Physicists “Trick” Photons Into Behaving Like Electrons Using Artificial Magnetic Fields

Straining Honeycomb Metasurface

Straining a honeycomb metasurface generates an artificial magnetic field for light which can be tuned by embedding the metasurface inside a cavity waveguide. Credit: University of Exeter

Scientists have discovered an elegant way of manipulating light using a “synthetic” Lorentz force — which in nature is responsible for many fascinating phenomena including the Aurora Borealis.

A team of theoretical physicists from the University of Exeter has pioneered a new technique to create tuneable artificial magnetic fields, which enable photons to mimic the dynamics of charged particles in real magnetic fields.

The team believe the new research, published in leading journal Nature Photonics, could have important implications for future photonic devices as it provides a novel way of manipulating light below the diffraction limit.

When charged particles, like electrons, pass through a magnetic field they feel a Lorentz force due to their electric charge, which curves their trajectory around the magnetic field lines.

This Lorentz force is responsible for many fascinating phenomena, ranging from the beautiful Northern Lights, to the famous quantum-Hall effect whose discovery was awarded the Nobel Prize.

Charlie-Ray Mann, Simon Horsley, and Eros Mariani

Authors of the Nature Photonics paper, left-to-right: Charlie-Ray Mann (lead scientist), Simon Horsley, and Eros Mariani. Credit: University of Exeter

However, because photons do not carry an electric charge, they cannot be straightforwardly controlled using real magnetic fields since they do not experience a Lorentz force; a severe limitation that is dictated by the fundamental laws of physics.

The research team have shown that it is possible to create artificial magnetic fields for light by distorting honeycomb metasurfaces — ultra-thin 2D surfaces that are engineered to have structure on a scale much smaller than the wavelength of light.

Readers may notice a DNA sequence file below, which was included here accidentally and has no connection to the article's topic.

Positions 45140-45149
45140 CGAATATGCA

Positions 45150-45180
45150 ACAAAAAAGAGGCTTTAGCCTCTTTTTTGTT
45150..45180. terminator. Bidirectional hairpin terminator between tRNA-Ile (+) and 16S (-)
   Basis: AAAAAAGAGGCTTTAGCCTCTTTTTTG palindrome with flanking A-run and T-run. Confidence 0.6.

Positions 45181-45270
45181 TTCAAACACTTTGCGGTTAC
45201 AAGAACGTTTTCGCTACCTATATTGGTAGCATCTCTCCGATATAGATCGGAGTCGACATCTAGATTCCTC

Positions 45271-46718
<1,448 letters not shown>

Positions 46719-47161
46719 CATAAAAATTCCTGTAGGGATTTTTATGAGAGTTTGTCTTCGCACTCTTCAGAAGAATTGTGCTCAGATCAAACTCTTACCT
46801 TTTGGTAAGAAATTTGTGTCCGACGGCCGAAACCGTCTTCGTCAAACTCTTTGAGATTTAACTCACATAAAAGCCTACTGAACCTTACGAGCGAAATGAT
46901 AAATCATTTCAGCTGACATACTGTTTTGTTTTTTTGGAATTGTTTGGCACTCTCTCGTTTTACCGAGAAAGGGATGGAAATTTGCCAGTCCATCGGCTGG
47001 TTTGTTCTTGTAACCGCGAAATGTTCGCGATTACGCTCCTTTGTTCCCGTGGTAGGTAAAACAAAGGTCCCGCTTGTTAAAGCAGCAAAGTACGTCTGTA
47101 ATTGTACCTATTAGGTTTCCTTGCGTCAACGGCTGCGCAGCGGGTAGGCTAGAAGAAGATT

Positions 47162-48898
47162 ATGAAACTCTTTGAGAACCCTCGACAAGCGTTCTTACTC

The Exeter team were inspired by a remarkable discovery ten years ago, where it was shown that electrons propagating through a strained graphene membrane behave as if they were subjected to a large magnetic field.

The major drawback with this strain engineering approach is that to tune the artificial magnetic field one is required to modify the strain pattern with precision, which is extremely challenging, if not impossible, to do with photonic structures.

The Exeter physicists have proposed an elegant solution to overcome this fundamental lack of tunability.

Charlie-Ray Mann, the lead scientist and author of the study, explains: “These metasurfaces, support hybrid light-matter excitations, called polaritons, which are trapped on the metasurface.

“They are then deflected by the distortions in the metasurface in a similar way to how magnetic fields deflect charged particles.

“By exploiting the hybrid nature of the polaritons, we show that you can tune the artificial magnetic field by modifying the real electromagnetic environment surrounding the metasurface.”

For the study, the researchers embedded the metasurface between two mirrors — known as a photonic cavity — and show that one can tune the artificial magnetic field by changing only the width of the photonic cavity, thereby removing the need to modify the distortion in the metasurface.

Charlie added: “We have even demonstrated that you can switch off the artificial magnetic field entirely at a critical cavity width, without having to remove the distortion in the metasurface, something that is impossible to do in graphene or any system that emulates graphene.